April 24th, 1993: Cheel Arena, Potsdam NY

Another New York show, another college campus. The circulating recording for tonight’s show (downloadable on the Spreadsheet) is a soundboard recording, but unfortunately it sounds several generations removed from the source and has a thin quality to it. The show opens with the third “Chalk Dust Torture” in as many nights. The band is clearly hot on “Chalk Dust” at the moment. It fulfills its role in the setlist by serving as a high-energy opener. “Guelah Papyrus” also makes a consecutive appearance, returning to its normal setlist position. A quick “Poor Heart” brings us to the first real opportunity for full-band improvisation: “Stash.”

The “Stash” jam begins at 4:50 and quickly locks into a Trey-led passage of dissonant riffing at 6:00. The band sticks with and builds this passage for a couple minutes before Trey brings the jam to a peak at 8:00. After a minute or so of great soloing the band works back into the Stash theme around 9:30 to end the song. This is a good “Stash” that contains some fun tension/release jamming, but it’s only average when considered in light of the excellent month this song has had since the end of March. Trey picks up his acoustic for a “Horse > Silent in the Morning” breather following “Stash.”

3oswuuk

“Rift” is next and sounds good tonight. It pairs well with “Caravan,” a song that I continue to enjoy. “Caravan” has a brief “Manteca” jam from 3:45-4:00, between the Page and Trey solos. The second debut of the month is next with a cover of “When Something Is Wrong with My Baby.” It’s a pleasant, Page-sung interlude, but not much more. We’ll hear it a couple more times over the next week before the song drops out of rotation forever. A quick “Sparkle” brings us to the set closing “Run Like an Antelope.” There’s great riffing from Trey at 3:30 that leads him into a segment of very fast picking. He plays with that intensity throughout the build, which leads to a very satisfying peak. It makes for a fun and exciting “Antelope,” and my favorite moment of the set.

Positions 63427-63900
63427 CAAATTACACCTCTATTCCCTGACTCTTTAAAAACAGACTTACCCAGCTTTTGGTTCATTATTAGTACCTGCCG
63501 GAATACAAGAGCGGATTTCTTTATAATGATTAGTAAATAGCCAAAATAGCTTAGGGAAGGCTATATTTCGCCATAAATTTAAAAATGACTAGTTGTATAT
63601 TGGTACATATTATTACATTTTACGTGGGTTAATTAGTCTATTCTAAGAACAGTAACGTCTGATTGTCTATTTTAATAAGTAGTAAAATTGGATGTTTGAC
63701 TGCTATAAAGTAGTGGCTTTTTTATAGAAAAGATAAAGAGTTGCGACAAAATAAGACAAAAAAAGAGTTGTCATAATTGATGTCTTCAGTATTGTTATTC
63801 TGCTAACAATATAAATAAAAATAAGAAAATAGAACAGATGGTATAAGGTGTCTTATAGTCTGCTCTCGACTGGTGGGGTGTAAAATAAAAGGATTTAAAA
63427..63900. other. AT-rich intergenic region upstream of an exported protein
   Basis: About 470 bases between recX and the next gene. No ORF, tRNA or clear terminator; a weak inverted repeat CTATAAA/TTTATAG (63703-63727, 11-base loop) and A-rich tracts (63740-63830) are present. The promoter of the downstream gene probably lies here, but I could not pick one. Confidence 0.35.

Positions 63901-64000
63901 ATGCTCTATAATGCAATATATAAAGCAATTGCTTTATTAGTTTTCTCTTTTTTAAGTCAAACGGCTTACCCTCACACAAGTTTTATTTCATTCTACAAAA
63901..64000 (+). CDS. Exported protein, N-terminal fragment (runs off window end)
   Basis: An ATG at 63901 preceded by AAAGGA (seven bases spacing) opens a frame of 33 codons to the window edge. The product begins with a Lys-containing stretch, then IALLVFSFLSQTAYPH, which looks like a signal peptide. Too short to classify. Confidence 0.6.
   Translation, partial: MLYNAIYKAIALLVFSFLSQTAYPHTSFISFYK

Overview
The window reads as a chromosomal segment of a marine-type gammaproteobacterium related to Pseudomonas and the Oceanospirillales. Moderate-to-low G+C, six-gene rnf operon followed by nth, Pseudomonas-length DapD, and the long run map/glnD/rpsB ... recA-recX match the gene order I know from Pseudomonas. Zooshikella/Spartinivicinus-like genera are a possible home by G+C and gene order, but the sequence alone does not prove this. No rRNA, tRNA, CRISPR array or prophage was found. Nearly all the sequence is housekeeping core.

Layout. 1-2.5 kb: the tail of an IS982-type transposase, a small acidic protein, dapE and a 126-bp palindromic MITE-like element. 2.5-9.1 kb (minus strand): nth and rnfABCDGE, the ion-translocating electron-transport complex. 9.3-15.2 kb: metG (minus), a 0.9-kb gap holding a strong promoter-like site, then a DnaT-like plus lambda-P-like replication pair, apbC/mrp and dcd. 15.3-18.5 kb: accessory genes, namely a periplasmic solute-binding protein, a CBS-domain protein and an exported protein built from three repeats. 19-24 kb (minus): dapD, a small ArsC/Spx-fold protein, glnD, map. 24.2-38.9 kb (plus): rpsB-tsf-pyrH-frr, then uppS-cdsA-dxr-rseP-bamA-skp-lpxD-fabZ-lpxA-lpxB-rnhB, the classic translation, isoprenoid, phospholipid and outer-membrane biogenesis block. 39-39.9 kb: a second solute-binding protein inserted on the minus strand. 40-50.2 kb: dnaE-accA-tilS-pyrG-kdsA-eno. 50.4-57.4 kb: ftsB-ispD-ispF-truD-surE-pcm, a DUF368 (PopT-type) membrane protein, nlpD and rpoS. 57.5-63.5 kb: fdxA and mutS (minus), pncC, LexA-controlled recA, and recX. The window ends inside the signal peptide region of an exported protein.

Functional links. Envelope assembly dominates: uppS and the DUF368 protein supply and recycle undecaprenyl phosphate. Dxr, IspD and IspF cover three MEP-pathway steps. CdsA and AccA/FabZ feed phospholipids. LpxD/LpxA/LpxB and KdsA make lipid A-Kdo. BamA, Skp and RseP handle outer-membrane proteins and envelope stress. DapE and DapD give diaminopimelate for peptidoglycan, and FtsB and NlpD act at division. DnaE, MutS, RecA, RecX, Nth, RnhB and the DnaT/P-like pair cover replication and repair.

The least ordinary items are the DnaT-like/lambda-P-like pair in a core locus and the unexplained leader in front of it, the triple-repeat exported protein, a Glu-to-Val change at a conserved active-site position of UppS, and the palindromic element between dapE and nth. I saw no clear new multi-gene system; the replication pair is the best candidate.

The “Stash” in this set feels more pedestrian than some of the thrilling and experimental performances of late (though it’s still very entertaining), and the rest of this first set is fairly unremarkable. I did quite enjoy the “Rift > Caravan” sequence though, as well as the set-closing “Antelope.” Like many Phish shows, it looks like my opinion of this show is going to depend greatly on what transpires in the second half.

Set 2 opens with a fast, typically-ripping “Llama.” This is followed by a rare second-set “Foam.” The “Foam” is nice and dynamic; the transition between Page and Trey’s solo is very quiet. The ever elusive “Bathtub Gin” makes its first appearance of April next. Trey takes the song in an evil-sounding direction at the beginning of the jam, at 4:40. They start to break down the song’s rhythm at around 6:00, and the jam becomes increasingly anarchic. It feels a little like a second jam in “Mike’s Song.” “Gin” doesn’t go in the direction I would expect it to go, but I think it’s the most fleshed out “Gin” jam of tour. The jam is only a couple minutes long, but it doesn’t disintegrate immediately like some other “Gins” have this tour. An exciting development for the song, albeit a small one.